If you aren’t likely to compete for the championship in your dynasty or keeper leagues, now is the time to start planning for the future by acquiring guys like the Magic’s Victor Oladipo and the Suns’ Alex Len. In this, the second of a three-part series, I will recap the 2013 NBA draft and tell you who you will be able to glean the most fantasy value from in the coming seasons. You can find part one here and part two here.
10. C.J. McCollum, SG, Portland Trail Blazers
As a four-year college player at Lehigh — a rarity these days — McCollum was thought to have an immediate impact at the NBA level, but suffered an unfortunate foot injury before his first game. He’s back in the mix now and has played in the Blazers last five games, averaging over 12 minutes a game. He primarily projects as a scorer and three-point shooter, but with the Blazers exceeding all expectations, it’s doubtful we’ll see him do much this season or honestly in the future, given Wesley Matthews‘ superb form. Verdict: Leave him alone.
9. Trey Burke, PG, Utah Jazz
Burke’s got one thing major going thing for him and that’s the fact that he is locked in as a starter for now and the foreseeable future. That also means he is owned in every league, so your only hope of getting him is via trade. His shooting numbers are hard to look at (39.4 percent from the field), but it’s his assist numbers and scoring which are impressive and set to improve.
He is averaging 5.8 assists per game for the season, 6.7 in the last month, 8.6 in the last two week and a whopping 10.3 in the past three games. This upward trend is great news as he gets more comfortable with the speed of the pro game. If you want to build your team and ignore field goal percentage, I’d recommend trading an older player, such as a Arron Afflalo, Jose Calderon, Tim Duncan or even Deron Williams, in order to get my hands on Burke. Verdict: The arrow is pointing up, I’d be getting him on my team.
8. Kentavious Caldwell-Pope, SG, Detroit Pistons
KCP has been starting the majority of the season for the Pistons, but hasn’t really excelled. His major strength is his perimeter defense, which is a talent that doesn’t really transfer well to fantasy basketball. Rodney Stuckey won’t be around much longer, but I don’t see the Pistons locking in on KCP as the future at shooting guard. Verdict: Leave him alone.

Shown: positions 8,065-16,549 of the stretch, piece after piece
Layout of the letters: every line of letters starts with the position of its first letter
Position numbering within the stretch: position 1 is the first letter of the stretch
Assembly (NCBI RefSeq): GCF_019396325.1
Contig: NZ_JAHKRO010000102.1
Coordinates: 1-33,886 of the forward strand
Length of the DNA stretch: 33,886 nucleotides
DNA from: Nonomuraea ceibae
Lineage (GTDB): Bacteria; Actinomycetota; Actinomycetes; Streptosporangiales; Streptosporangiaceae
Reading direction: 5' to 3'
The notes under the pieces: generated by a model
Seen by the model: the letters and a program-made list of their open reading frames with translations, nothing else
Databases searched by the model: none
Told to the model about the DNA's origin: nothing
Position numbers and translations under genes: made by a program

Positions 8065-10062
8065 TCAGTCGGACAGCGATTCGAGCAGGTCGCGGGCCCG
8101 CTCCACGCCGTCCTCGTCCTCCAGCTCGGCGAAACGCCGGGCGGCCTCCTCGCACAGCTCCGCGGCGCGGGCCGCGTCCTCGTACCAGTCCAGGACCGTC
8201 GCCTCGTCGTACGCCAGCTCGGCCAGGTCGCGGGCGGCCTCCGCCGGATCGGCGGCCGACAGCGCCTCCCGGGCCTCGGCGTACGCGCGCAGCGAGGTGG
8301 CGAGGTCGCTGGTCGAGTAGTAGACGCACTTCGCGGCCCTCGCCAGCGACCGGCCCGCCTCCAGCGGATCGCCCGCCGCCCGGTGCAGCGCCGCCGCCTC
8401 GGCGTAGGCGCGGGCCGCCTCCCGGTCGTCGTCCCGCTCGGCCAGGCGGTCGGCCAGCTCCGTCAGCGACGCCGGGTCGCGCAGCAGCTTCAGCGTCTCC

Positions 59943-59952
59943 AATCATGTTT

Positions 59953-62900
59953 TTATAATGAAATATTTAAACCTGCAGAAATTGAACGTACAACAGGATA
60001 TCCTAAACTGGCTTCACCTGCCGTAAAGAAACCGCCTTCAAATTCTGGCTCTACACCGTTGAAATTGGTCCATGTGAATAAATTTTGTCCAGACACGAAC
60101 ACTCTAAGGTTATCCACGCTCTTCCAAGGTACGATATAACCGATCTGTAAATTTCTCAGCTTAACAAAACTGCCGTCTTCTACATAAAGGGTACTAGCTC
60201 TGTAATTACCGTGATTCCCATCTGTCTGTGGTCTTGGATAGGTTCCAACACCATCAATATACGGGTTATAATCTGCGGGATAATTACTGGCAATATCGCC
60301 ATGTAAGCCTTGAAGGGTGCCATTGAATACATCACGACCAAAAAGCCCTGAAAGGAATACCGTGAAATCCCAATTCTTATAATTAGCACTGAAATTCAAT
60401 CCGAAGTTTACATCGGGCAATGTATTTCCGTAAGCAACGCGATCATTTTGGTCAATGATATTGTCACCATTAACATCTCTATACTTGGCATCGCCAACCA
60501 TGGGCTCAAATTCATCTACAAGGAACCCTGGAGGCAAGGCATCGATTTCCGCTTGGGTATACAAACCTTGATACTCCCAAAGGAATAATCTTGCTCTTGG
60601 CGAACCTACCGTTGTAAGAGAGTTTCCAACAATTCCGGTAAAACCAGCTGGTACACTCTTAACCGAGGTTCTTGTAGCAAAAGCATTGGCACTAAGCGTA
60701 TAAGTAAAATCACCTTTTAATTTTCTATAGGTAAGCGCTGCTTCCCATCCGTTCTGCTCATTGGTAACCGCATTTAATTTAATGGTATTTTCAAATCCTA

7. Ben McLemore, SG, Sacramento Kings
There was some talk of McLemore being a potential No. 1 overall pick last year, but that obviously didn’t eventuate as he slipped to the Kings at No. 7. He played his first six NBA games off the bench, then proceeded to start 26 straight games, before once again being moved back to the bench — not a good sign for a rookie on a poor team. His shooting numbers are terrible this season, hitting field goals at 36.2 percent and 34.4 percent from deep. I can see him developing into a lesser version of Dion Waiters and that’s not someone to move heaven and Earth for in fantasy. Verdict: Worth a stash if he is available cheap.
6. Nerlens Noel, C, Phildelphia 76ers
The Sixers have high hopes for Noel and there’s a possibility they could pair him with two first-round picks this summer. Although we haven’t seem him show his stuff on the court this year due to the ACL injury he suffered at Kentucky last year, we’ve saw enough of his shot-blocking potential to know he will have a career in the NBA. With news of Noel being cleared for basketball activities surfacing last week, now is the time to snap him off the waiver wire if he happens to be available. Spencer Hawes is not the future in Philadelphia and getting Noel from another owner should be doable for a reasonable price. Verdict: Add him to your team, but not at a huge cost.